David Mellis, who occupies his time at MIT’s Media Lab, has provided all the plans needed for someone to build their very own cell phone. Notice that we are talking an actual mobile phone, like the type you make phone calls with, not a smartphone that does everything else.
The plans allow for either an LCD display or LED matrix display (a-la old-school Motorola flip phones from the early 1990s). The plans also allow for charging the battery via mini-USB, probably a cost consideration, though enterprising individuals will likely be able to adopt a micro-USB if they want.
The circuit board can be printed via OSH Park, where $60 gets you three copies (which could come in handy if you mess up and melt something). The case materials are up to your imagination, wood, plastic, whatever you can create that will enclose the other parts. Using a laser cutter for the wood is not a bad idea. You will also need to be able to handle a fair amount of hand-soldering. All told, to cover the basics, it should cost about $200-ish out of pocket.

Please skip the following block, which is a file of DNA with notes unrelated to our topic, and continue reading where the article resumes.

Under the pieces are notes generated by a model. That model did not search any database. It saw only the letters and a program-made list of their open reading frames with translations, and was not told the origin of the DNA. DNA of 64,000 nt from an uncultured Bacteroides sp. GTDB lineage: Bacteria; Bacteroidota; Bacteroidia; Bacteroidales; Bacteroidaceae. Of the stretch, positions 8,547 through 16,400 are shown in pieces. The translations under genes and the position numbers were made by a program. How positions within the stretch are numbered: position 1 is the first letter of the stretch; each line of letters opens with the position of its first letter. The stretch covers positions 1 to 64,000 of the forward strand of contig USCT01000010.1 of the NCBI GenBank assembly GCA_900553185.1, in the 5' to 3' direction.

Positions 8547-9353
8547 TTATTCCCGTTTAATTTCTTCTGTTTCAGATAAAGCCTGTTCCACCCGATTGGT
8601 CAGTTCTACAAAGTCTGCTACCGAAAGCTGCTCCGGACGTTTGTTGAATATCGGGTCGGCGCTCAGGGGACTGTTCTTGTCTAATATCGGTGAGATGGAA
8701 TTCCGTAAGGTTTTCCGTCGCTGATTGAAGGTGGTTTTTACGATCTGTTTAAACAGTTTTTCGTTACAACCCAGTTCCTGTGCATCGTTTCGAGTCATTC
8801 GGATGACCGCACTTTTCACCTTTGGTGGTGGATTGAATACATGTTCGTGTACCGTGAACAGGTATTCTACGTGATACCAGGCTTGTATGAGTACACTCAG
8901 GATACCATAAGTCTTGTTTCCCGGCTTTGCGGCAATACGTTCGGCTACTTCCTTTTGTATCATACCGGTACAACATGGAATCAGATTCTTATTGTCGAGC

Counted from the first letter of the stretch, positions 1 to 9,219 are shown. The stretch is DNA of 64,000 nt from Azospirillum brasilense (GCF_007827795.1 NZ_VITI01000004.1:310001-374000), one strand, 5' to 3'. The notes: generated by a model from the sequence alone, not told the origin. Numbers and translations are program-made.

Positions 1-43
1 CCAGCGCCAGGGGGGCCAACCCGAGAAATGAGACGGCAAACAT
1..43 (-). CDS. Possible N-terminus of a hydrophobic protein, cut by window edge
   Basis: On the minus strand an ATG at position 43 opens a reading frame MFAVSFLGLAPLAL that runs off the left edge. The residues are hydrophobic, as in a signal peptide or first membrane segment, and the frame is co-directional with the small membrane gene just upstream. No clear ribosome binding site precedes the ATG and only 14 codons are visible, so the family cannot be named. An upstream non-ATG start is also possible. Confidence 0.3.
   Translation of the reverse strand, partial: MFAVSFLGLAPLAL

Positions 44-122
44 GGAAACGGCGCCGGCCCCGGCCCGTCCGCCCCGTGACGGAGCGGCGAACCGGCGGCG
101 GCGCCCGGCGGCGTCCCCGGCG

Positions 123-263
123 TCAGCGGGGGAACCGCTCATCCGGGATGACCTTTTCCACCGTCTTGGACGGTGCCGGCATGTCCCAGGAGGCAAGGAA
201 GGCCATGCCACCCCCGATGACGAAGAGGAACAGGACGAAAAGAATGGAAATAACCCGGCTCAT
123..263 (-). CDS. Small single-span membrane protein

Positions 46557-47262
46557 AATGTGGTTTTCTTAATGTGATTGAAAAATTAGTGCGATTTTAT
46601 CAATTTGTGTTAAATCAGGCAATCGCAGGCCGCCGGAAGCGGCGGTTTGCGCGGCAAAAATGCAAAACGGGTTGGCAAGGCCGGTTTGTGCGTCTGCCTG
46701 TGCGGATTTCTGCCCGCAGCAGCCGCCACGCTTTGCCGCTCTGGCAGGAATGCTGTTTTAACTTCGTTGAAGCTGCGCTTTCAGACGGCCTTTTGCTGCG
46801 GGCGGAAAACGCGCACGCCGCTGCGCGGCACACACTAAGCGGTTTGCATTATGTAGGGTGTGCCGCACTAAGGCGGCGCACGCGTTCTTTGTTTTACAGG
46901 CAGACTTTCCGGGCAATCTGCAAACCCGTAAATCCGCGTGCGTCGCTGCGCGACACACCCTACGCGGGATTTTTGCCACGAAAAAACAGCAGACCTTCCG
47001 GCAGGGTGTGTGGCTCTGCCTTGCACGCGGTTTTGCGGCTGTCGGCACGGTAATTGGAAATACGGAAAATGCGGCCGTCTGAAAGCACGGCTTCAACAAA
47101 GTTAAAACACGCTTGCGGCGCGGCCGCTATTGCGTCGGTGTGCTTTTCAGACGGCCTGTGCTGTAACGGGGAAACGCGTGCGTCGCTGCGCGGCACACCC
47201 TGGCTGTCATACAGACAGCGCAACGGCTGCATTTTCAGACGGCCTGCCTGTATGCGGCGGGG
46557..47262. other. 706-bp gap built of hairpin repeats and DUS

Once you are done, pop in a standard sized (now mini) SIM card from either AT&T or T-Mobile (it has also been tested in Europe, India and China), and you have an honest to goodness cell phone. If any of you decide to build one, send us your progress, pictures and tell us the story of how it all came together, and most importantly, that it works.
The "Do It Yourself" Cellphone
sources: MIT Media Lab via The Verge
photos: Copyright of David Mellis, republished under the Creative Commons license. The images have been cropped.